This is Not Propaganda: Adventures in the War Against Reality [EPUB]
04 August 2019, 23:37
2019 | EPUB | ISBN: 0571338631 | 0.45MB
When information is a weapon, everyone is at war.
We live in a world of influence operations run amok, a world of dark ads, psy-ops, hacks, bots, soft facts, ISIS, Putin, trolls, Trump. We've lost not only our sense of peace and democracy - but our sense of what those words even mean.
As Peter Pomerantsev seeks to make sense of the disinformation age, he meets Twitter revolutionaries and pop-up populists, 'behavioural change' salesmen, Jihadi fan-boys, Identitarians, truth cops, and much more. Forty years after his dissident parents were pursued by the KGB, he finds the Kremlin re-emerging as a great propaganda power. His research takes him back to Russia - but the answers he finds there are surprising.
Part reportage, part intellectual adventure, This is Not Propaganda is a Pynchon-like exploration of how we can reimagine our politics and ourselves in a time where truth has been turned topsy-turvy.
Confirmation Bias: Inside Washington’s War Over the Supreme Court, from Scalia’s Death to Justice Kavanaugh [EPUB]
03 August 2019, 23:07
2019 | EPUB | ISBN: 006286291X | 6.36MB
The Chief Washington Correspondent for the New York Times presents a richly detailed, news-breaking, and conversation-changing look at the unprecedented political fight to fill the Supreme Court seat made vacant by Antonin Scalia's death—using it to explain the paralyzing and all but irreversible dysfunction across all three branches in the nation's capital.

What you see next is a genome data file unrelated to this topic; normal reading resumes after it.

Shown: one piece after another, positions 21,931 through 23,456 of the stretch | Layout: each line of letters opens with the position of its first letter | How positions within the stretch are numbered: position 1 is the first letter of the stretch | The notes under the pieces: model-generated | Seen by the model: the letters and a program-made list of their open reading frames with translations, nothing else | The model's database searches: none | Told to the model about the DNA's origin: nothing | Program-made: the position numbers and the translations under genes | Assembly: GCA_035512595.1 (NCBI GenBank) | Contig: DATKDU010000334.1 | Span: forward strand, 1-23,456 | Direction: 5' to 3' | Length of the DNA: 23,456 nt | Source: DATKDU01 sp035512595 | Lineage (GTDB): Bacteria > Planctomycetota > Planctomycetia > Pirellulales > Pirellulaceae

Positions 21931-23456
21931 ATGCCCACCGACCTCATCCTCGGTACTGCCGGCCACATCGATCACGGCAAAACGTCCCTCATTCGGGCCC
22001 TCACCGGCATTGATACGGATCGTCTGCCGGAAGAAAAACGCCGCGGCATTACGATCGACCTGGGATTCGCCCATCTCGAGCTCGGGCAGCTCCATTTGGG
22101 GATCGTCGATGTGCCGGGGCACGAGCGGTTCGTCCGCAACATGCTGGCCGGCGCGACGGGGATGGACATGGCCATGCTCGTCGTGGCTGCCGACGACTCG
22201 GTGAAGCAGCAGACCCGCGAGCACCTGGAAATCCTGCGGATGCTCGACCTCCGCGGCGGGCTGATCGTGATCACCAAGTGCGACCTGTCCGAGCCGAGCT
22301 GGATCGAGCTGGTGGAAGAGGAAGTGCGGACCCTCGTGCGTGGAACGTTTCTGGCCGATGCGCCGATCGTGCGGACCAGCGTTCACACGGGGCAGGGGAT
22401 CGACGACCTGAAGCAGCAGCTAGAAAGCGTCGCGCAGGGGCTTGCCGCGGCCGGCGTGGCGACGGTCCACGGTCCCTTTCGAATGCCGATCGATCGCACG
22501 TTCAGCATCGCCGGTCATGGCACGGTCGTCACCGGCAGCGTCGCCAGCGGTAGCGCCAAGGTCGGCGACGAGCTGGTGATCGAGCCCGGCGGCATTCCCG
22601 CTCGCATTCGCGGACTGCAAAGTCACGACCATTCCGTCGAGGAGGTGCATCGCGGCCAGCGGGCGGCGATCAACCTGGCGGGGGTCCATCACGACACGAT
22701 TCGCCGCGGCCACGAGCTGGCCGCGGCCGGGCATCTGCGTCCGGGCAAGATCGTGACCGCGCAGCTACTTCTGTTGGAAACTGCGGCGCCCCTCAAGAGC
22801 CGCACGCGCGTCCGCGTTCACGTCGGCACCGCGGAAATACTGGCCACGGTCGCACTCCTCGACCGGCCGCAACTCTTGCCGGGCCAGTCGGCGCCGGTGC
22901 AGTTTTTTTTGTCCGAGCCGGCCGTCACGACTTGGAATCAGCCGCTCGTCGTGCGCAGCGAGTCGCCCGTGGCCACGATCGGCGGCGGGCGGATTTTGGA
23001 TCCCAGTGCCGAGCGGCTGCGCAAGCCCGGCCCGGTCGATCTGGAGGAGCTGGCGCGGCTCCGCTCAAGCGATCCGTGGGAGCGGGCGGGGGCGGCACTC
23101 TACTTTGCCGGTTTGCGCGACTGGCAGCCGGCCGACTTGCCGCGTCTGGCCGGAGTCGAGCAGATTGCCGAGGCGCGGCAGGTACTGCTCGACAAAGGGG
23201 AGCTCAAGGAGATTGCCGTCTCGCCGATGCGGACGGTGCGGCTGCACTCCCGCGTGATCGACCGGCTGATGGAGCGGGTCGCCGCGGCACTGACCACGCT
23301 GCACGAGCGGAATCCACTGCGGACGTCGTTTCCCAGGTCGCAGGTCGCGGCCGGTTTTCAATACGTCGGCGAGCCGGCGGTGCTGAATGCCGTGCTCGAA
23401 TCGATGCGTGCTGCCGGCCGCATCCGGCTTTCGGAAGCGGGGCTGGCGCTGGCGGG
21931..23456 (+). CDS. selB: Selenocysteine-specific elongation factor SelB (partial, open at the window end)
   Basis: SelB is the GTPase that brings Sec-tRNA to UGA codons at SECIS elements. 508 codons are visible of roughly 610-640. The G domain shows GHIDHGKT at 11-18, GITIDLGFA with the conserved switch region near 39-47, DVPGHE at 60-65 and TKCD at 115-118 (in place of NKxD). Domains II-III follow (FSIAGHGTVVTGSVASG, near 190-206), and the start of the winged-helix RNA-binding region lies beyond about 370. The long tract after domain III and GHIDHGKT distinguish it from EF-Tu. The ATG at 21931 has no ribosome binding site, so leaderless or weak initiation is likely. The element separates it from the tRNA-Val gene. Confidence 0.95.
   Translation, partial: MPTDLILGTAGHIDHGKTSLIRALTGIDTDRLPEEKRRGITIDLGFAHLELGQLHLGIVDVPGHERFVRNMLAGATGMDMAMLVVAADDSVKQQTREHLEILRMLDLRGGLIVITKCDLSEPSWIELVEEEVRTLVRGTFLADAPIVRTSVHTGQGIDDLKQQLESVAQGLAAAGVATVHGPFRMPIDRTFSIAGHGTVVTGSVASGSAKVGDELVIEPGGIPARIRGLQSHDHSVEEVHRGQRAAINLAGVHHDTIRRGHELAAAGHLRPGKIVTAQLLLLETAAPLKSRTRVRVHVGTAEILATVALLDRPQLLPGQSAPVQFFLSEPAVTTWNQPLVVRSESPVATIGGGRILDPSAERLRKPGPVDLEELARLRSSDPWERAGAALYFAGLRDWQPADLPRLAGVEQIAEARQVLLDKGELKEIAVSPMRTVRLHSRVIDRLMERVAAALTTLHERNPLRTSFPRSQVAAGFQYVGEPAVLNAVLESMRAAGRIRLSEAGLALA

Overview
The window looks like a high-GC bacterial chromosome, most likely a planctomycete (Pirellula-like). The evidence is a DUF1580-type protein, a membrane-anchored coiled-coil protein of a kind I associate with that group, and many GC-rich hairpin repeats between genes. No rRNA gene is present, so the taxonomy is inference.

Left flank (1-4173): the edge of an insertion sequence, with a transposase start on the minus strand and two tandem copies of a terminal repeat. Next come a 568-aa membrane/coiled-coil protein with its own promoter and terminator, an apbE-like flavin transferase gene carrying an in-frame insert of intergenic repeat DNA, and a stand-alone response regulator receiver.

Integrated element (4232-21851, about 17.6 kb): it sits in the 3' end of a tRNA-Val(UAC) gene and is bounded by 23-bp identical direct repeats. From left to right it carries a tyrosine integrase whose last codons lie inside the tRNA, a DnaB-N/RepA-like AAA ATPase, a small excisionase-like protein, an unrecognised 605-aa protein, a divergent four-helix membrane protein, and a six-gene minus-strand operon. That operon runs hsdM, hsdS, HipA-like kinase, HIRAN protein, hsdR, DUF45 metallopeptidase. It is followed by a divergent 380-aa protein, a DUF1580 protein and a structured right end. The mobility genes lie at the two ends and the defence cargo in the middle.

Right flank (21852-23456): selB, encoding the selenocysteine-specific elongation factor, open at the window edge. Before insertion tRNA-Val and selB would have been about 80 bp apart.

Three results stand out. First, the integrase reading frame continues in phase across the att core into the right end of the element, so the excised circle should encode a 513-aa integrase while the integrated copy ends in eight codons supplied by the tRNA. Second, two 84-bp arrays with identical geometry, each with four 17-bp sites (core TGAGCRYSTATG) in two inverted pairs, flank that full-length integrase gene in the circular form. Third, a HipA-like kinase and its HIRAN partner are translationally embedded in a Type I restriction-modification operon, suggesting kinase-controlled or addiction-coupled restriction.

The embodiment of American conservative thought and jurisprudence, Antonin Scalia cast an expansive shadow over the Supreme Court for three decades. His unexpected death in February 2016 created a vacancy that precipitated a pitched political fight. That battle would not only change the tilt of the court, but the course of American history. It would help decide a presidential election, fundamentally alter longstanding protocols of the United States Senate, and transform the Supreme Court—which has long held itself as a neutral arbiter above politics—into another branch of the federal government riven by partisanship. In an unprecedented move, the Republican-controlled Senate, led by majority leader, Mitch McConnell, refused to give Democratic President Barak Obama's nominee, Merrick Garland, a confirmation hearing. Not one Republican in the Senate would meet with him. Scalia's seat would be held open until Donald Trump's nominee, Neil M. Gorsuch, was confirmed in April 2017.
Carl Hulse has spent more than thirty years covering the machinations of the beltway. In Out of Order he tells the story of this history-making battle to control the Supreme Court through exclusive interviews with McConnell, Harry Reid, Chuck Schumer, and other top officials, Trump campaign operatives, court activists, and legal scholars, as well as never-before-reported details and developments.
Richly textured and deeply informative, Out of Order provides much-needed context, revisiting the judicial wars of the past two decades to show how those conflicts have led to our current polarization. He examines the politicization of the federal bench and the implications for public confidence in the courts, and takes us behind the scenes to explore how many long-held democratic norms and entrenched, bipartisan procedures have been erased across all three branches of government.
Scapegoat: A History of Blaming Other People [EPUB]
03 August 2019, 12:34
2019 | EPUB | ISBN: 1590207165 | 0.26MB
We may have come a long way from the days when a goat was symbolically saddled with all the iniquities of the children of Israel and driven into the wilderness, but has our desperate need to absolve ourselves by pinning the blame on someone else really changed all that much?
Charlie Campbell highlights the plight of all those others who have found themselves in the wrong place at the wrong time, illustrating how God needs the Devil as Sherlock Holmes needs Professor Moriarty or James Bond needs "Goldfinger."
Scapegoat is a tale of human foolishness that exposes the anger and irrationality of blame-mongering while reminding readers of their own capacity for it. From medieval witch burning to reality TV, this is a brilliantly relevant and timely social history that looks at the obsession, mania, persecution, and injustice of scapegoating.